• Dental Fluorosis an outward sign of effects on the body – 2011 Report of the American Dental Association Council on Scientific Affairs, “Evidence-based clinical recommendations regarding fluoride intake from reconstituted infant formula and enamel fluorosis,” concludes, “Practitioners should be aware that children are exposed to multiple sources of fluoride during the tooth development period. Reducing fluoride intake from reconstituted infant formula alone will not eliminate the risk of fluorosis development. It also is important that clinicians provide advice to parents regarding the proper use of fluoridated toothpastes along with the informed prescription of fluoride supplements. The panel acknowledges and encourages clinicians to follow the American Academy of Pediatrics’ guidelines for infant nutrition, which advocate exclusive breastfeeding to age 6 months and continued through at least age 12 months unless specifically contraindicated. Human breast milk has been shown to have consistently low levels (0.005-0.01 ppm) of fluoride.

Outdated City-County Health Department link – “What are the facts about Fluoridation?”

Site last checked 1/5/2024 – one link updated, one link remains outdated.

Source: Lancaster County, Nebraska ‘Dental Health and Nutrition Services‘ page, 10/1/2023, archived here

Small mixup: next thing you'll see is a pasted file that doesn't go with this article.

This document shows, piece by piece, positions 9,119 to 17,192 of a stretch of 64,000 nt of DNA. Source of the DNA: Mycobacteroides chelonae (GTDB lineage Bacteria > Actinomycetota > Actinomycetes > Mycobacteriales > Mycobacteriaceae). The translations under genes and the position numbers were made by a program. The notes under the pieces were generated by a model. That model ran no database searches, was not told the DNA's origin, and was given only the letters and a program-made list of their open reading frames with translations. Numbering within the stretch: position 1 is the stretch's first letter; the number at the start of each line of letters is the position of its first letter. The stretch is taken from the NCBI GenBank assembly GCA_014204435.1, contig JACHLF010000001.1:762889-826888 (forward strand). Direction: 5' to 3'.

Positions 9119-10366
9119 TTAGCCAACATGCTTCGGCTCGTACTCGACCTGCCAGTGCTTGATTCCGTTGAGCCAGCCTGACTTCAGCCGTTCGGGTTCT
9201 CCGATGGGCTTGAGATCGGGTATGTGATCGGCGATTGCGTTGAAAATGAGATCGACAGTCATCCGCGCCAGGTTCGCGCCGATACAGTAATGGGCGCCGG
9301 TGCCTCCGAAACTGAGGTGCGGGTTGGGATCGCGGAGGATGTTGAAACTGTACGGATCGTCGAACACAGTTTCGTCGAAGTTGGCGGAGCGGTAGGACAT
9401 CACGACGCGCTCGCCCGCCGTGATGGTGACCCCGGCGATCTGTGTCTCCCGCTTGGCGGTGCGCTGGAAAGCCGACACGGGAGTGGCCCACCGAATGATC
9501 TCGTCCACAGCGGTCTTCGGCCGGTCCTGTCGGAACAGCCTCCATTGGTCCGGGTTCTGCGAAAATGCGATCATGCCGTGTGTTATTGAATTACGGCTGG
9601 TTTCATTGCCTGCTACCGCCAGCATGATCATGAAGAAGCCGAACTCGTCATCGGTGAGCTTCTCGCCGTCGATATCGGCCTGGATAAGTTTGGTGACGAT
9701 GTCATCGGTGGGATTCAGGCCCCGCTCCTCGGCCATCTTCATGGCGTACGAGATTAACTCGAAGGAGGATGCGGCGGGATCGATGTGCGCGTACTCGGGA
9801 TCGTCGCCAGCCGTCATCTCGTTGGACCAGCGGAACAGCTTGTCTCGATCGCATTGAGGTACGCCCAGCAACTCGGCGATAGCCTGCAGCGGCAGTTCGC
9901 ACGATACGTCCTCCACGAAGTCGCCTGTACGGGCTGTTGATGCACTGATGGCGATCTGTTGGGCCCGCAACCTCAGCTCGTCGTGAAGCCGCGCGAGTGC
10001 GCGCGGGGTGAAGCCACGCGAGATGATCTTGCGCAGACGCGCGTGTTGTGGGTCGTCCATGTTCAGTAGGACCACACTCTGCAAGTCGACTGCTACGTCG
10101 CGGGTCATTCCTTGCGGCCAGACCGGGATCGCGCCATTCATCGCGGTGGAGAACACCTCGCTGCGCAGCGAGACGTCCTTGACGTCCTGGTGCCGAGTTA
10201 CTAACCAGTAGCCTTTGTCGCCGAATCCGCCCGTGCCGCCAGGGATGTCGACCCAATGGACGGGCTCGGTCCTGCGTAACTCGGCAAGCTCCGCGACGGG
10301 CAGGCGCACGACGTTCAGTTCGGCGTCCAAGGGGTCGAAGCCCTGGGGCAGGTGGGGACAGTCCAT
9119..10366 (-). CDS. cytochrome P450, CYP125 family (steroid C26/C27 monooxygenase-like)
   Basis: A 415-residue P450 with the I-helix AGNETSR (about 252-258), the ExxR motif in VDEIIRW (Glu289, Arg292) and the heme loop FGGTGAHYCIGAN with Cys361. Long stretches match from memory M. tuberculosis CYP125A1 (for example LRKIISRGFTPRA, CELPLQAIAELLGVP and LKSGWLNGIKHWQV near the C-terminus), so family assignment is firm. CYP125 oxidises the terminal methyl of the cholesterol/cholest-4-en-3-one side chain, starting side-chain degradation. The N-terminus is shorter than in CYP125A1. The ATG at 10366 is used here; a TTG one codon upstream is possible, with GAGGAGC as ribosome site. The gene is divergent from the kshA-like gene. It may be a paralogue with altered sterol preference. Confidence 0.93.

• First Link “American Dental Association – Fluoridation Facts Executive Summary” remains outdated as of 1/5/2024: links to a summary fact sheet based on a 2005 American Dental Association report “Fluoridation Facts” (The ADA has removed the report linked within this document). The report notes on page 11, “Based on extensive research, the United States Public Health Service (USPHS) established the optimum concentration for fluoride in the water in the United States in the range of 0.7 to 1.2 parts per million.”
  • 1/5/2024 – The second link is now updated. October 2023 observation was that the “Second Link: The American Dental Association has removed the link to “Fluoride & Fluoridation,” which a 2005 archive is here and references the same “Fluoridation Facts” report referenced in the first link.”

First City/County Link: What are the facts about Fluoridation? Outdated Summary

American Dental Association ‘Fluoride Facts Executive Summary‘, 10/1/23, archived here

Updated link to ADA Fluoride Fact Sheet

Links available as of 1/5/2024

Optimal concentration level, Page 9: “…the optimal concentration of fluoride in drinking water of 0.7 mg/L (milligrams per liter) was defined
as “the concentration that provides the best balance of protection from dental caries while limiting the risk of dental fluorosis.”

ADA Fluoride Fact Sheet 2018 – PDF available for download
Toothpaste amount for children – Pg 46

Second Link Outdated 2005 ADA Report – as of 1/5/2024 this link has been updated, see above.

ADA 2005 Fluoridation Report linked in summary – ADA has removed the link provided in the summary, the report is archived here

Additional Information – Fluoridation of Public Water Supplies in Nebraska.